Tools Used for Gardening, an Introduction to Gardening Tools

Tools Used for Gardening

Tools Used for GardeningA beautiful garden relies heavily on the types of gardening tools used to maintain it. Knowing the purpose of the device, its material, structure, and if it ergonomically suits the user are prerequisites to acquiring a good set of tools used for gardening. Browsing local stores allow gardeners to get a feel for how the tool will work for their size hands and strength. Handling different designs of the same tool provides more choices for the perfect fit. Once your selection of quality garden tools is complete, proper upkeep extends their efficient use for years.


Hand Tools Used for Gardening

A good set of tools used for gardening come arranged in a garden bag serving two purposes: toting around while planting and storing them when not in use. Gardening hand tools should be a comfortable weight for the user, provide a well-fitted grip for the hand size, and work ergonomically to reduce or eliminate wrist fatigue, pain and lessen stress on muscles based on the tool design. The handles are straight or D-shaped. There are long-handled tools, able to reach further into garden spaces, as well as the short-handled hand tools.


The materials used for hand tools vary in quality and longevity. Wooden handles made of ash and hickory wood are of higher quality and last longer. Metals such as stainless steel and carbon steel are some of the more top quality types of metals used for gardening tools.


The following are essential gardening tools and their uses.


Garden Trowel

One of the most common garden hand tools used for digging and weeding, it is used for shoveling dirt into potted plants and raised planter beds. They come with rounded or sharp points and smooth or serrated sides. Depending on their most frequent use and your pocket book, one of each is nice. Some have measurements on the inside for tasks like digging holes for bulbs. Aluminum is a better choice than steel if you need a more lightweight trowel, so as not to tire quickly.


Hand-Held Cultivator

This tool has three tines and looks like a large, thick, bent fork. It is useful for breaking up and turning the soil, removing weeds, and mixing fertilizer into the dirt.


Hand Pruners

Tools Used for Gardening 2This tool is also known as secateurs. Hand pruners provide useful tasks. They remove dead stems and branches. They reshape the plants which prompt them to grow denser. They are useful for cutting garden selections. The blades spring open after each cut and close with a clip when not in use. The bypass type of pruners works like scissors and makes a clean, precise cut. The anvil type of pruner cuts with one sharp blade against a non-sharp surfaced blade. Another type uses a ratchet or gear for people suffering from weakened muscles or conditions such as carpel tunnel. There is a vast array of hand pruners differing in style, ergonomic design, size and weight. Thoroughly investigate the many possibilities to find the best fit.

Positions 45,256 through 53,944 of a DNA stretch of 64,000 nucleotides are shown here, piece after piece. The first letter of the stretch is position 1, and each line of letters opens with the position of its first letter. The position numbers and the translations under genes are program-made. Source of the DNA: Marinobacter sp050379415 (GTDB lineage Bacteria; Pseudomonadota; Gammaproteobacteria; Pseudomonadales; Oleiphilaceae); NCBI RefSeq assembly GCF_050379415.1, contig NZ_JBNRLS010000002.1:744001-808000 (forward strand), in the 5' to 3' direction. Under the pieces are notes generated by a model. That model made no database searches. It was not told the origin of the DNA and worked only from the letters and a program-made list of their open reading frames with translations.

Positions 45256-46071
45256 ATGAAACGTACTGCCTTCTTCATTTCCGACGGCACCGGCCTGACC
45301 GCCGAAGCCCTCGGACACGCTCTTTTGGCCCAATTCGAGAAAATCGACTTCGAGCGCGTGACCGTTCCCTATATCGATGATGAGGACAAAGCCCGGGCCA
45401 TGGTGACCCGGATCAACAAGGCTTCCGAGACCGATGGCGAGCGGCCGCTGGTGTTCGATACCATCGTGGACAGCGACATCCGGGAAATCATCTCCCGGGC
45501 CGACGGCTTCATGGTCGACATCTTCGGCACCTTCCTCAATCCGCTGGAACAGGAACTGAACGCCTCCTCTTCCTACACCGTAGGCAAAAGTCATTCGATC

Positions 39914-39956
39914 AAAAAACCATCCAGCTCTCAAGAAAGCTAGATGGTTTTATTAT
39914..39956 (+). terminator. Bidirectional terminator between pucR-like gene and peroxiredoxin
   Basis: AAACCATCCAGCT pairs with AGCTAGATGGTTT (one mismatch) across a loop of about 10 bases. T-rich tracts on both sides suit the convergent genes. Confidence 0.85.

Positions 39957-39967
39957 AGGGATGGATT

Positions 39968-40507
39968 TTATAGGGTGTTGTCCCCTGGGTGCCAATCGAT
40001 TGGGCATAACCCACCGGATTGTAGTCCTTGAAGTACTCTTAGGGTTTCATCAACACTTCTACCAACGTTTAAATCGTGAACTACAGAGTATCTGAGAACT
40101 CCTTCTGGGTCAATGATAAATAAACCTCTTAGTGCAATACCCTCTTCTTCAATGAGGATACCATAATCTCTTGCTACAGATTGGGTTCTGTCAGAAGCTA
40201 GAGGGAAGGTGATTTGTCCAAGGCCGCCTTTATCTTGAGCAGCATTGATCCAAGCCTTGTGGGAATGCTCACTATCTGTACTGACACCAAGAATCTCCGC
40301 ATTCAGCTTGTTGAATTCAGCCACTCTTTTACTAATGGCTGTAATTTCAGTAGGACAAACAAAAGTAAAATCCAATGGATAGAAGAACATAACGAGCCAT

Garden Dibber

A dibber is a tool for sowing large seeds and bulbs. This tool has been around since ancient Rome, and though it has not changed significantly, its designs and styles vary from the merely practical to a work of art. Gripping the handle, insert the pointed end into the soil to the depth required for planting the large seed or bulb.


Miscellaneous Considerations

Besides the tools used for gardening mentioned, other materials essential for gardening are a lightweight but protective set of garden gloves, utility knife, watering can or bucket, wheel barrel, hose, and a light-weight, durable hat.



A basic tool with long shafts, used while standing include hoes, spade, rakes, cultivators, forks, and loppers.  There are a few different types of hoes. The draw hoe is the most common hoe most people think of, with its long shaft and sharp flat edged blade used for chopping weeds. For breaking up dirt, a three-pronged cultivator is a better choice. A Dutch Hoe has a flat blade that looks triangular or u-shaped with a flat bottom attached. It is used to cut weeds at the ground level and pushed back and forth to cut.


Spades and Shovels

A spade differs from a shovel, in that a shovel is designed to dig up and move large amounts of dirt. There are two types of spades. A border spade has a smaller blade to reach in tight spaces in garden beds and for maintaining borders. Use the larger digging spade for large areas. The advantage of using stainless steel instead of carbon steel for this tool is the rust resistance of stainless steel and low maintenance cleaning. Check the length of the shaft and size of the handle that works best with the gardener’s height before purchasing.



Forks are versatile tools for tough jobs. For loosening up hard clay soils and breaking dirt clods, this tool does the job best. With a fork, it is much easier to turn up the compost pile, and remove weeds with long roots, and dig up root vegetables. The smaller forks are useful in flower beds.



For leveling soil, preparing seed beds, clearing rocks, weeds, and debris this tool is a must-have. Metal rakes have 12 to 14 teeth, evenly spaced on a horizontal bar. Again, pick up the rake and see if the weight isn’t a problem. Lighter rakes are available for people that are quickly exhausted.


Gardening Loppers

A larger version of the hand pruner, use the lopper to cut any branch over two inches. The blades need to be cleaned with soapy water to remove tree or branch sap.

Essential Tools Used for Gardening

These basic tools used for gardening are available in different options that include size, shape, material, durability, cost, and ergonomically designs. Power tools and assisted devices for regular hand tools are available. Most importantly, try out how the tool feels and if the size and design work for the gardener.



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